U.S. Trade Representative Robert B. Zoellick said yesterday that he strongly supported filing an international trade case against the European Union for its refusal to accept genetically modified food, throwing down a gauntlet on one of the touchiest issues in relations between the United States and Europe.
Zoellick's remarks, at a news conference in Washington, signaled that the United States is likely to bring suit against European governments in the World Trade Organization, perhaps within weeks. Such a suit, long favored by American farm and corporate interests and by lawmakers on Capitol Hill, would seek to overturn a moratorium on gene-altered plants, such as corn and soybeans, that was adopted by European governments four years ago during a consumer backlash against the crops.
A suit would be the Bush administration's strongest response to date to anti-biotechnology sentiment in Europe, and experts on both sides of the Atlantic regard the government's legal argument as compelling. "I tend to think the U.S. government probably has a pretty good case," said John H. Jackson, a specialist in international law at Georgetown University.
Yet there is concern in some quarters that a suit could stir up European public opinion against the United States -- and possibly even set off a wider trade war, prompting the European Union to impose sanctions in unrelated trade battles. And it is far from clear that even a successful legal case would open European markets to foods made with gene-altered crops, because resistance among European consumers is perceived to be overwhelming.
In essence, Zoellick would be arguing that anti-biotech rules in Europe are a response to unreasonable public fears, not to meaningful scientific research, and therefore represent trade discrimination against U.S. agricultural products. He said yesterday that he was deeply concerned that European resistance to the technology appears to be influencing the trade policies of other nations, even of African governments that have turned down genetically modified American grain meant for starving people.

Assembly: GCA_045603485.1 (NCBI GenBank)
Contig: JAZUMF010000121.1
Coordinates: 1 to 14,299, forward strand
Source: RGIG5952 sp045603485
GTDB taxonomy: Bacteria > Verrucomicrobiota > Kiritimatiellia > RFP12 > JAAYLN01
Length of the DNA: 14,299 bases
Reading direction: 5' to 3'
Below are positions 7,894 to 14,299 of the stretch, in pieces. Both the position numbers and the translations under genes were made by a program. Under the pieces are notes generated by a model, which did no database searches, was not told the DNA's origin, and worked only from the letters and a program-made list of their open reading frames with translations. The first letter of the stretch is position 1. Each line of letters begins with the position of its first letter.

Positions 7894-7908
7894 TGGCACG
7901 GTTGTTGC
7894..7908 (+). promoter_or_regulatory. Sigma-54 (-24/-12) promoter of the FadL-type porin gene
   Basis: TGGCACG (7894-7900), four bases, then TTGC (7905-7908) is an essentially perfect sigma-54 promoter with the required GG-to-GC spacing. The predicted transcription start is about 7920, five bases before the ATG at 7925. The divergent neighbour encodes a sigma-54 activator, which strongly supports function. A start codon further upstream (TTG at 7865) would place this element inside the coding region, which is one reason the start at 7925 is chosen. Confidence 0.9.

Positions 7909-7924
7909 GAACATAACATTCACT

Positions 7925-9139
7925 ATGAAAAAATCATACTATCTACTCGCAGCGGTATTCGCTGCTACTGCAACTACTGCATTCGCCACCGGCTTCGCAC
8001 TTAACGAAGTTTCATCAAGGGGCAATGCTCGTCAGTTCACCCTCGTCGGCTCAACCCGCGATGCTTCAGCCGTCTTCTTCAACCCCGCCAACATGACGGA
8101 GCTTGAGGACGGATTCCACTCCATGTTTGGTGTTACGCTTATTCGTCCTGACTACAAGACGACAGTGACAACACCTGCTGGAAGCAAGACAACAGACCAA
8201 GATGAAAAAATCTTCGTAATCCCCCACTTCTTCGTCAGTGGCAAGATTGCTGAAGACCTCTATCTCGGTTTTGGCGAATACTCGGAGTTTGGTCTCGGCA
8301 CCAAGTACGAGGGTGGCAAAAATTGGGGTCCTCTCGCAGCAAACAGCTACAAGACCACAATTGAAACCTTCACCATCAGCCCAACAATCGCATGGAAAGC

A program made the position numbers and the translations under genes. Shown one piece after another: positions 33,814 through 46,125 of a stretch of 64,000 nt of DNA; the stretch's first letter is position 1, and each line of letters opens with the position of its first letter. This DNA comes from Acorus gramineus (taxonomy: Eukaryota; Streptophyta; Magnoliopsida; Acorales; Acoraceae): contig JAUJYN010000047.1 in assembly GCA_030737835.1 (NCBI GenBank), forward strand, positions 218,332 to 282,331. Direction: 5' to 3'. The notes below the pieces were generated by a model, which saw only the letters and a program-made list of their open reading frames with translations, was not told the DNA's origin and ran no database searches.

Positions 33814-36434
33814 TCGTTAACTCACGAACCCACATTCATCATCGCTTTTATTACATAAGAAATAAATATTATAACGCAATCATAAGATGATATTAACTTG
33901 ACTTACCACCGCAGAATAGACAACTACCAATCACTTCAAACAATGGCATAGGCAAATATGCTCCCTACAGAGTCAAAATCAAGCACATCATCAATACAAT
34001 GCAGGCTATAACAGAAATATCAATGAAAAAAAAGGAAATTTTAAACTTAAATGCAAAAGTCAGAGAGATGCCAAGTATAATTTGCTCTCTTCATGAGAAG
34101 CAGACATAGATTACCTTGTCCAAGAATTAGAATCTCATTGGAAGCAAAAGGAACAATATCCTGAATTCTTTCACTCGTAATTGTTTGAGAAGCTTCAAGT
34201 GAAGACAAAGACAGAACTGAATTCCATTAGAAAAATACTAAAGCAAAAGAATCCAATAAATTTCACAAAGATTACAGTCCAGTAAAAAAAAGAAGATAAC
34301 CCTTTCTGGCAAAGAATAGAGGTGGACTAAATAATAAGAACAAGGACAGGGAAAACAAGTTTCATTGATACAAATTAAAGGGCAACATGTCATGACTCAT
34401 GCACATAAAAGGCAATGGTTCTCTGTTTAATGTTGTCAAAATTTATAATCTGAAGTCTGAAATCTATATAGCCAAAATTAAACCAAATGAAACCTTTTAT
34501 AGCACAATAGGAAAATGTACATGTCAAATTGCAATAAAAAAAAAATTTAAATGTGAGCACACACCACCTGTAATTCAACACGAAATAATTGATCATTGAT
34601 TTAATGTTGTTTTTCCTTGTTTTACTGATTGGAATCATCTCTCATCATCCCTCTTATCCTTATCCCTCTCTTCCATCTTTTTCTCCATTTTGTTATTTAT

"I don't see things getting improved," Zoellick said. "Instead I see something extremely disturbing: the European anti-scientific view spreading to other parts of the world -- not letting Africans eat food you and I eat, and instead letting people starve." He called this "immoral" and described the European view of biotechnology as "Luddite," a reference to the English workers who smashed machines to save their jobs at the beginning of the Industrial Revolution.
Zoellick's counterpart in the European Union, Pascal Lamy, told reporters yesterday that the issue should be settled through negotiation instead of litigation, adding that a trade suit would make finding a solution "more complex."
But he added: "If there was to be litigation, of course we would fight it, and I believe we would win it."
Genetically modified crops have become widespread in North America since the mid-1990s, accounting for half or more of the U.S. and Canadian acreage of some row crops. Generally, these plants have been altered in ways that help them resist insects or weeds. Gene-altered corn, soybeans and canola, or ingredients made from them, appear in a large majority of the products on American grocery shelves.
Though environmental groups oppose the crops, and some controversy lingers in this country, the Agriculture Department, the Food and Drug Administration, and the Environmental Protection Agency have declared the existing crops safe for human consumption and safe for the environment. American companies are working on many new varieties of gene-altered plants, including some that promise improved nutrition.
The situation in Europe is different. A series of food disasters there, involving problems such as "mad cow" disease being passed to humans through food, was followed in the late 1990s by a fierce controversy over genetic manipulation of crops. Nearly every European government adopted labeling laws and imposed moratoriums on the crops, costing U.S. farmers at least $300 million a year in export revenue.
U.S. interests contend that the European crackdown is not based on legitimate scientific concerns, as it must be under World Trade Organization rules, but simply on public fear. While acknowledging that they will never be able to force European consumers to buy foods they don't want, some American companies want to test whether consumer resistance across the Atlantic is really as strong as perceived.
"Biotech companies would be happy to have their products put to that kind of test," said Val Giddings, vice president of food and agriculture for the Biotechnology Industry Organization, a trade group in Washington. "Get trade barriers out of the way and see what consumers really do."